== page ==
SLUG: 2-285393 Afghanistan / Informant (L)
TITLE=AFGHANISTAN / INFORMANT (L-ONLY)
DATELINE=KANDAHAR, SOUTHERN AFGHANISTAN
INTRO: U-S military intelligence officials in the southern Afghan city of
Kandahar are still questioning a man who is believed to be volunteering
information about Osama bin Ladens al-Qaida and its Taleban supporters.
More from V-O-A's Alisha Ryu in Kandahar.
TEXT: U-S military officials based at Kandahar Airport are refusing to
confirm reports that the man being interrogated may have once been a major
financial backer of the Taleban leadership in Afghanistan. U-S Marine
spokesman, James Jarvis, says the military is releasing few details about
the man for security reasons.
/// JARVIS ACT ///
We've had a chance to talk to him for a couple of days now. We continued
that dialogue today. Once again, he is not a detainee. His identity, we're
protecting simply for his own protection. I believe were getting some
useful information but I cant go into the nature of what that information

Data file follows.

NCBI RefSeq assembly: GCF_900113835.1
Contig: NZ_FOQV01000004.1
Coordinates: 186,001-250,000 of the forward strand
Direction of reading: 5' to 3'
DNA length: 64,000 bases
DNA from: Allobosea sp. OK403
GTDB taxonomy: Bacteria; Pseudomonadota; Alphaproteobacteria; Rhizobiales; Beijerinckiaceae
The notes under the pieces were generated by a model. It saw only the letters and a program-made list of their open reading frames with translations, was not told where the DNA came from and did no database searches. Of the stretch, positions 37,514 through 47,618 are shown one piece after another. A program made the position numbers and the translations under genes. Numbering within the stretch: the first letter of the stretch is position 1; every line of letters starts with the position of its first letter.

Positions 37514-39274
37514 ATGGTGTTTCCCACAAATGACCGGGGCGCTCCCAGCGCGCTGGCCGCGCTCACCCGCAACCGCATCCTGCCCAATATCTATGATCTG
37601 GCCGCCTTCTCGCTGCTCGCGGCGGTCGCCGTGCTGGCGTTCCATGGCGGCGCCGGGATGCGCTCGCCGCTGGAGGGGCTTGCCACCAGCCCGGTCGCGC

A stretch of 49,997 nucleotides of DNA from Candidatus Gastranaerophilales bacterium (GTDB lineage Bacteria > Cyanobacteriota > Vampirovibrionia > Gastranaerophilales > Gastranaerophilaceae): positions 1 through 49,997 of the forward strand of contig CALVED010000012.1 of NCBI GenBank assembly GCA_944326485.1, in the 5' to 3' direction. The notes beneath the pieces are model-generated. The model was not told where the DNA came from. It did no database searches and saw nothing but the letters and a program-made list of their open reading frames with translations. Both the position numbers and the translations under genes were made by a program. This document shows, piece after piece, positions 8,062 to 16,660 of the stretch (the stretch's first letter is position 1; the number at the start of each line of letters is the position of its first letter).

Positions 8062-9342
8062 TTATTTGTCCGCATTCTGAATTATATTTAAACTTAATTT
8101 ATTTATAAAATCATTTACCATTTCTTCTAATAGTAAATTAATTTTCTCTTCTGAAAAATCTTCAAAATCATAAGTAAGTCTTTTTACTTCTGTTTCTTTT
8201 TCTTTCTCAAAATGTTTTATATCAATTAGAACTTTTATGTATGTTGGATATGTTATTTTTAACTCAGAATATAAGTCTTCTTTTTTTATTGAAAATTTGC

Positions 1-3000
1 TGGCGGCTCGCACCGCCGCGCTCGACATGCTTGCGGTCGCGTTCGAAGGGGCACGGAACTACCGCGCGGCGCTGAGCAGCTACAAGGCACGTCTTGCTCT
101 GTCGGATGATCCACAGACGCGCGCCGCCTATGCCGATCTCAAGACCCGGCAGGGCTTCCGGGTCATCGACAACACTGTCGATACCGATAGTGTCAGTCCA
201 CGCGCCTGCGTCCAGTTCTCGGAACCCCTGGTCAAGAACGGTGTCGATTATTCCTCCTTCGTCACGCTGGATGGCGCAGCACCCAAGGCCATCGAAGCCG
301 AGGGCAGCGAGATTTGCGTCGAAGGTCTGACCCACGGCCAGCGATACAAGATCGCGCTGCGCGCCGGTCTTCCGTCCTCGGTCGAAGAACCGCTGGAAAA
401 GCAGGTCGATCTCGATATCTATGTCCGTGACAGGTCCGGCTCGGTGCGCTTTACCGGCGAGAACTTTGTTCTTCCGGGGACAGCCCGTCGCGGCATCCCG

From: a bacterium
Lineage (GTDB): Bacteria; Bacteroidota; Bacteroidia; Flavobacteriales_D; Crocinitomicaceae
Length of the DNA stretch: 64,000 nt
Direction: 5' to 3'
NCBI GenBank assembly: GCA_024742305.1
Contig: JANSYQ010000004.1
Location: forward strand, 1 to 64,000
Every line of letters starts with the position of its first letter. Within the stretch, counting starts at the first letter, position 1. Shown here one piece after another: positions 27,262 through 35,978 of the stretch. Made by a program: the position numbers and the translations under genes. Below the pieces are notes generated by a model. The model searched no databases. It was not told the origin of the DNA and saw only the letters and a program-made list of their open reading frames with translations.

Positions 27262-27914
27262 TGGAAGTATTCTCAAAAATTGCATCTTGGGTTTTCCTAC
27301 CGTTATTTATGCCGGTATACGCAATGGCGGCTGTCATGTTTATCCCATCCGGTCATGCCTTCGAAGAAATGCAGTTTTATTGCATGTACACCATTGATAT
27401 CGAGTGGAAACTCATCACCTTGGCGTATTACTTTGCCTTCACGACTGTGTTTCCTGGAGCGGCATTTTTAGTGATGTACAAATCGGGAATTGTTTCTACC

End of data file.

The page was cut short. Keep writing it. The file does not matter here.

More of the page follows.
would be. Hopefully, down the road, it might be something we can use in
this war on terrorism.
/// END ACT ///
The informant turned up Tuesday at the gates of Kandahar Airport, where more
than three thousand U-S-led coalition soldiers are stationed and where
hundreds of al-Qaida and Taleban prisoners are being held. Officials at the
Pentagon say the man is not on the U-S list of wanted terror suspects.
Meanwhile, 30 more prisoners were put aboard a plane early Friday morning
and transferred to an unknown location in Pakistan. More than a hundred
have already been transferred to a detention facility in Guantanamo Bay,
Cuba. It is not known why the latest group was taken to Pakistan.
In the streets of Kandahar Friday, Afghan security forces fanned out across
the city to confiscate illegal weapons. Armed soldiers randomly stopped
vehicles at numerous checkpoints and searched for weapons. The increasing security measures being implemented in Kandahar, follow similarly steps being taken in the Afghan capital, Kabul.
Increasing banditry and violence in Kandahar and other parts of Afghanistan
since the fall of the Taleban two months ago have raised fears that
lawlessness could derail the efforts of the new interim government to
rebuild the country. (Signed)
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